Following midterm elections, November 2022 was good to investors, which tracks with historical post-election norms. The tech-laden Nasdaq rose nearly 5.5% for the month and both the S&P 500 and the Dow Jones Industrial Average rose almost 6% in the 30-day period.1
As we noted in last month’s commentary, the market tends to trade down through the first 10 months of midterm election years according to data going back to 1962, with some type of larger-than-normal correction within that period, but then U.S. stocks tend to rally handsomely in the final two months of the calendar year. Stocks then typically continue to advance nicely over the ensuing 12 months following the completion of the political season. One seldom should use the word “never” in this industry, but the data is quite compelling on this point. The S&P 500 has never posted negative returns for the one-year period following a midterm election, post-1942. The charts below illustrate this intriguing trading pattern.
A Split Congress Calms Investors’ Uncertainty
We’ll oversimplify, but the logic behind this election cycle seasonality and price trend is straightforward. Investors don’t like the leadership changes and policy shifts that are feared during the final 10 months of the election season. However, regardless of who wins the political battle, investors historically have demonstrated a habit of regaining confidence in the economy/financial markets once they know the answer. In fact, when Congress is divided, investors can once again focus on fundamentals and valuation levels. These are the factors that truly drive earnings and stock prices after the election battles end. Usually, these financial market metrics are trending in a better direction. Investors cheer this realization in the final months of the midterm election cycle year and on into the following calendar year. We believe this midterm year may be quite similar to the others in this regard. While exciting stock price returns may not be immediate, we look for the S&P 500 to begin to show signs of improvement as 2023 develops.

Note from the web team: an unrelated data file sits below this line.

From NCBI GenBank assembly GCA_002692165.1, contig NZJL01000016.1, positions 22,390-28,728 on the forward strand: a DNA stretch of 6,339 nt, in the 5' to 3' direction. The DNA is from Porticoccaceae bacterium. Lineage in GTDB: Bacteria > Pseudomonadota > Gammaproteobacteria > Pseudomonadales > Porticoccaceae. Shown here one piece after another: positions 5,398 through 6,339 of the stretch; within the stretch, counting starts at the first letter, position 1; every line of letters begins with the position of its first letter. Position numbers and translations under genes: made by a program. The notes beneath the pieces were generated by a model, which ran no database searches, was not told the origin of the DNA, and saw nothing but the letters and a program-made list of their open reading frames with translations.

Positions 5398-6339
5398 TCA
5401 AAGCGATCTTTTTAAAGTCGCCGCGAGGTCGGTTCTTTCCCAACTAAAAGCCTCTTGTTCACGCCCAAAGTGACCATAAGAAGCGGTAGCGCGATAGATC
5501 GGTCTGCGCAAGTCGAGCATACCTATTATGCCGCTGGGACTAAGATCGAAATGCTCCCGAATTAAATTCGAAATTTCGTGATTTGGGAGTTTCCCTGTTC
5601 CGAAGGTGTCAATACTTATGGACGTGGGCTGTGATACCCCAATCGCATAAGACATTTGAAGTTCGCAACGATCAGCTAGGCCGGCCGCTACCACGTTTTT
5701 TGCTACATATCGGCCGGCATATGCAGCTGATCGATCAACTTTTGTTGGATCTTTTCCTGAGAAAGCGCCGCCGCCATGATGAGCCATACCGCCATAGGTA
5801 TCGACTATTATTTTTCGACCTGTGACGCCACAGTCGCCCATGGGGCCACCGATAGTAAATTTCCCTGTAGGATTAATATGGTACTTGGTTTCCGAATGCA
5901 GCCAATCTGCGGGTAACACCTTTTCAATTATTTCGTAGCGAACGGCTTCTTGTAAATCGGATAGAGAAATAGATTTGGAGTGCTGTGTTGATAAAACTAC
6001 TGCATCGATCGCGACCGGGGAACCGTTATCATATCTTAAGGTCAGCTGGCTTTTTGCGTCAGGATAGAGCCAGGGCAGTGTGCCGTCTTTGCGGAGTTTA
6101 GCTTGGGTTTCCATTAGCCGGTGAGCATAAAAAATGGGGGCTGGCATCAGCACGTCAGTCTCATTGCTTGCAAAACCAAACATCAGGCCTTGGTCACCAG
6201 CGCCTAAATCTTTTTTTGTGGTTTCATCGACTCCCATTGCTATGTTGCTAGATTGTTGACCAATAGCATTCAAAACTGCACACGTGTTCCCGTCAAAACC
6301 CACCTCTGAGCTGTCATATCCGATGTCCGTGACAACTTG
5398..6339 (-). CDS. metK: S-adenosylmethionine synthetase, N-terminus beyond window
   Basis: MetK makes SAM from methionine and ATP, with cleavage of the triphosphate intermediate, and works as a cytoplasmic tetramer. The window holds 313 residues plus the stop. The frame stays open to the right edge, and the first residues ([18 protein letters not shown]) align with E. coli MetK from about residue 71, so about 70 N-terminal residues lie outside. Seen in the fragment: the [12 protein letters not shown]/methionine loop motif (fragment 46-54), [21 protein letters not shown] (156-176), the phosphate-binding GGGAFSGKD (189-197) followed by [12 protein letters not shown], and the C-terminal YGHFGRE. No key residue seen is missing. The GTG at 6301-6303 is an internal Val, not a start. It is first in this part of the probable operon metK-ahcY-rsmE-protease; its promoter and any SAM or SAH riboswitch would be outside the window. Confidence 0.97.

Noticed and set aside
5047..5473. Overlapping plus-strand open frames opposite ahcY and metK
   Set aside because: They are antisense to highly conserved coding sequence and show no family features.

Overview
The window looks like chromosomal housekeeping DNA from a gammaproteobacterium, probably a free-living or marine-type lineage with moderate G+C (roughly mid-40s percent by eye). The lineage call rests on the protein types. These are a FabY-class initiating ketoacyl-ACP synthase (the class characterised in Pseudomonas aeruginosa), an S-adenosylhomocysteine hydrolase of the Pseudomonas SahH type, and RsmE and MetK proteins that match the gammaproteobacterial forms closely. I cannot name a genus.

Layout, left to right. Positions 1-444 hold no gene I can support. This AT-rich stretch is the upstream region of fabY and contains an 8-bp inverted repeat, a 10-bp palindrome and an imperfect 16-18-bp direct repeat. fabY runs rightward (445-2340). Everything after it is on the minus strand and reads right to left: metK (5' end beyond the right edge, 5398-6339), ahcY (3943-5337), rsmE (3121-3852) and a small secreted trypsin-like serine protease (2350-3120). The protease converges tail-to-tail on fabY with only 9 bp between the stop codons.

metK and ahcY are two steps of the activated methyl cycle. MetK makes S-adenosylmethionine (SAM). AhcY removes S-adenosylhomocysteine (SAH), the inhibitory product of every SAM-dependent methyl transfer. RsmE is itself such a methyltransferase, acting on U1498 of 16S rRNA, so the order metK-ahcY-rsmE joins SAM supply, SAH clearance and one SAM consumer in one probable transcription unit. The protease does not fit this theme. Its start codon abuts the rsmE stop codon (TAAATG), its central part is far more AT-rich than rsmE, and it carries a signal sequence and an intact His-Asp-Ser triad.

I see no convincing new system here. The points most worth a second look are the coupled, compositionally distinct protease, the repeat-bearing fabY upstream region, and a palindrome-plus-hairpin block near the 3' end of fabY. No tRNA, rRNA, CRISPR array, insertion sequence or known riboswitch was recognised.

Positive Outlook Despite Slowing Economy
Our positive outlook for the financial markets for 2023 holds despite our observation that the economy may be slowing and could even be moving toward a mild recession given the measurable increase in interest rates that the Federal Reserve has already engineered. Yet, as supply chain issues continue to ease and employment levels remain healthy, we envision an environment where demand slows in relatively measured fashion from an unsustainable, liquidity-driven, V-shaped, post-pandemic surge, enabling corporate earnings growth to simply moderate versus crater like they have in ugly, more credit-driven deep recessions such as 2007/2008, the late 1970s to early 1980s and the 1920s to 1930s.
As inflation continues to calm as it has over the past several months, we believe it will allow the Fed to reduce the pace and the magnitude/peak target of future rate increases. This, in turn, should enable P/E multiples to expand slightly from the 15 times level they have fallen to at recent troughs in the S&P 500 in August and October up to the 18-19 times level (still below the 22 times peak P/E levels we saw back in January 2022).2 This higher but reasonable P/E ratio on consensus forward earnings estimates should support S&P 500 price levels of 4,800 or above over the next 12-15 months. More to come on the details in our January Crystal Ball outlook for 2023.
Odds of Recession Rise, But “You Ain’t So Bad” So Far
This is a phrase that the character Rocky Balboa often said to his opponents in those well- choreographed boxing scenes. It aptly applies to describing the economy right now as well. It’s hard to say that 3.7% unemployment is oppressive, right?3 One can make the same conclusion regarding the Fed’s forecast that unemployment may rise to 4.4% at the peak if the Fed pursues its targeted additional rate hikes. This is far below the 10%-20% unemployment rates during the Great Recession or in the 1920s and 1930s.
Consumer Spending Signals Healthy Economy
Consumer spending may be shifting from goods to services as the economy continues to reopen and we’re increasingly returning to work. Spending is still healthy, albeit different from the cocooning days of the pandemic. In fact, the most recent data shows personal consumption growing at an annual clip of more than 8%. The consumer represents roughly 70% of our economy..4 Single-family housing may be extremely soft, but strength in multifamily housing is offsetting weakness in the former. Certainly, softness in housing is not stopping consumers from spending on other items and services. Spending on airlines and lodging are up over 50% and 30%, respectively, on a year-over-year basis through the end of September.5 Third quarter 2022 real GDP grew an upwardly revised 2.9%, and fourth quarter is pacing at 2.8% real growth, per the Atlanta Federal Reserve (nice bounces compared to the first two quarters).5